School of Anthropology & Conservation

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Dr Matthew Skinner and Dr Jake Bicknell awarded University Research Prizes

12th February 2018

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Dr Matthew Skinner and Dr Jake Bicknell have been awarded the Faculty Consolidator and Starting Research Prizes respectively in the University’s 2018 competition round.

Dr Skinner's research is inherently interdisciplinary, applying methods from palaeontology, anatomy, engineering, biomechanics and computer sciences to address fundamental questions in human evolution, and is internationally recognised through the application of diverse and novel methods and publication of world-renowned human fossils. The decision to nominate him for the Consolidator prize was unanimous for two reasons: i) Matt's publication record is impeccable, with numerous papers in Nature and Science – through him, the School of Anthropology and Conservation is the first in the University to have a first-authored paper for Science; and ii) the impact of his work is remarkable in having already changed our understanding of human evolution with the discovery of a new species, the Homo naledi.

Upon finishing his PhD in Biodiversity Management at DICE within the School of Anthropology and Conservation in late 2014, Dr Bicknell undertook research as postdoctoral fellow at the University of Kent on two projects and went on to publish excellent science in top conservation journals which attracted significant impact. Jake’s achievements as an early career researcher, from both academic and conservation perspectives, are exceptional and worthy of recognition. His research has the global and environmental characteristics that ensure it receives media spotlight, with the University benefiting directly from being seen to contribute to these universal scientific agendas.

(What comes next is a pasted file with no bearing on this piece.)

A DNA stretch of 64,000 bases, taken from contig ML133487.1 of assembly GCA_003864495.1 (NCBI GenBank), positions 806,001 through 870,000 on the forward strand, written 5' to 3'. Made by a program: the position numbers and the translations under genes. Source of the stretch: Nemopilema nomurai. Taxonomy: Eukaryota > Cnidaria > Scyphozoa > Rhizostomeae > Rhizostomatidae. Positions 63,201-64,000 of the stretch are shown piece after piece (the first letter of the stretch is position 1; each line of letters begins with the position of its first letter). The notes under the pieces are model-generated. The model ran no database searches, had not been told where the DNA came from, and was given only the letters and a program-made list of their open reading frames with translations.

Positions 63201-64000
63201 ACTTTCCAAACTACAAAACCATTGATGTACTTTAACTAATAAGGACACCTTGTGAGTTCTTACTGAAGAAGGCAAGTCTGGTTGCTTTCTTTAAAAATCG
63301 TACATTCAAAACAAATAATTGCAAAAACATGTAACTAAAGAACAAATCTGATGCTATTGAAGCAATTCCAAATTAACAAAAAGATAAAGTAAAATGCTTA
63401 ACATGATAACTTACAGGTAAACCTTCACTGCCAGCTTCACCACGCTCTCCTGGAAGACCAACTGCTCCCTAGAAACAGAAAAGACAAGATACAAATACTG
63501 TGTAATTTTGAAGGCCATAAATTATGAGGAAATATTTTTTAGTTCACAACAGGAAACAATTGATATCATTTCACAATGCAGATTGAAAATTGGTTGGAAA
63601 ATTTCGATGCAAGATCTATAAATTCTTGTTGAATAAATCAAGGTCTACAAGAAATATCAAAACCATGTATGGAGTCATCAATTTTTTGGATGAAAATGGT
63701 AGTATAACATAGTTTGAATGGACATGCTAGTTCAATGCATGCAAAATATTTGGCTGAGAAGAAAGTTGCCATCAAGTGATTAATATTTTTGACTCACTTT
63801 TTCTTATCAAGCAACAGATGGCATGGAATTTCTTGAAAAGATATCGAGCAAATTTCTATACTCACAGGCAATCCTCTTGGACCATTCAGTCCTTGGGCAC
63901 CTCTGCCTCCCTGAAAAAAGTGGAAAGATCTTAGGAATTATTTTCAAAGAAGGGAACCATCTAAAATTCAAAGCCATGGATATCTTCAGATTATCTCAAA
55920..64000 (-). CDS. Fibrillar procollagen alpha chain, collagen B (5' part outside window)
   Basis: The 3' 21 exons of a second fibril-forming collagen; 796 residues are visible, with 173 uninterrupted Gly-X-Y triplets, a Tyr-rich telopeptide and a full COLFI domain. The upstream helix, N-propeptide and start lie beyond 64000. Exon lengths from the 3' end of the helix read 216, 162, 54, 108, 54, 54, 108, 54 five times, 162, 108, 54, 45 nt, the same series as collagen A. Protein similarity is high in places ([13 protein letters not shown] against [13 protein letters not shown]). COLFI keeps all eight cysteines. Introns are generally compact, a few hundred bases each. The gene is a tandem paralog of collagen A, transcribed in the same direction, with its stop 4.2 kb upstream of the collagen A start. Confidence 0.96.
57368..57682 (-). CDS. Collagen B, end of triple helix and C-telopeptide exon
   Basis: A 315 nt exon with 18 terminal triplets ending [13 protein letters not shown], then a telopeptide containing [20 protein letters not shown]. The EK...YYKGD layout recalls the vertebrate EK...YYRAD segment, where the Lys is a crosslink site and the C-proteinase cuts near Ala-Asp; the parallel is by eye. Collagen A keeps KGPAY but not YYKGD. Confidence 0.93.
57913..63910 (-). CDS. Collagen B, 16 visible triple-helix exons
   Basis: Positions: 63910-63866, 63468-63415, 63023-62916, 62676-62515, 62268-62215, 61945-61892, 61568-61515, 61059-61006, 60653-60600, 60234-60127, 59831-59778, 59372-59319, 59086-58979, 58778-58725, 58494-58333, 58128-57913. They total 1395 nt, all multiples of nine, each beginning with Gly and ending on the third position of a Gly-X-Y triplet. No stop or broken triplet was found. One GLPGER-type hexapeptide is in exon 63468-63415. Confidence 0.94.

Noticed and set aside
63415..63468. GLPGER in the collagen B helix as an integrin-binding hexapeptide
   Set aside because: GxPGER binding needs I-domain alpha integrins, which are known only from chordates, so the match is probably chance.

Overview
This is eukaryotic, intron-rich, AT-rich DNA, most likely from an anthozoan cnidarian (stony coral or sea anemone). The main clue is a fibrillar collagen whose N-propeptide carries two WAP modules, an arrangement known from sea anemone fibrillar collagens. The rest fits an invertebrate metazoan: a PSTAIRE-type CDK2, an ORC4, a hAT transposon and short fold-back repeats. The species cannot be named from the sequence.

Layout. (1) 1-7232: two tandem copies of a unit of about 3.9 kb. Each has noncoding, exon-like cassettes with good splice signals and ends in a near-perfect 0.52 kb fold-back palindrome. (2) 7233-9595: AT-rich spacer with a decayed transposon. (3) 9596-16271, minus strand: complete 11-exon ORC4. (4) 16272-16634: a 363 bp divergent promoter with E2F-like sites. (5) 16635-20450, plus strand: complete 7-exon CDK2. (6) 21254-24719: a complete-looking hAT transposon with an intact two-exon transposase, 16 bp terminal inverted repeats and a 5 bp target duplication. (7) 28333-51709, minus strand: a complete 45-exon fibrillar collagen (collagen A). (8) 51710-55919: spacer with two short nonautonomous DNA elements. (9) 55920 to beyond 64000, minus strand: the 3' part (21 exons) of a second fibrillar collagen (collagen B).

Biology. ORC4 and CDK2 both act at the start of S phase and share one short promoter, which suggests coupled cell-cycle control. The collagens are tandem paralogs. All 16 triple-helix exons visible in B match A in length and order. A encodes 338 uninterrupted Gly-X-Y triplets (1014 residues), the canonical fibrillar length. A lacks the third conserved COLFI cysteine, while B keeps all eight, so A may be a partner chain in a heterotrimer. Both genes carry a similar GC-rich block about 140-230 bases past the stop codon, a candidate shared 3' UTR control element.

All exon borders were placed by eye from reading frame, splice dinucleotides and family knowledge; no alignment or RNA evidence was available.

"It's a great honour to be awarded the University Starting Research Prize. I like to think that my work lies at the interface between research and conservation management, and receiving this award is particularly special because it demonstrates the growing importance of, and recognition for, environmental conservation as an increasingly mainstream discipline. I very much enjoy working at the University of Kent, and am grateful to all of my collaborators here at DICE, whose input has been invaluable over the last few years."


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Last Updated: 20/01/2017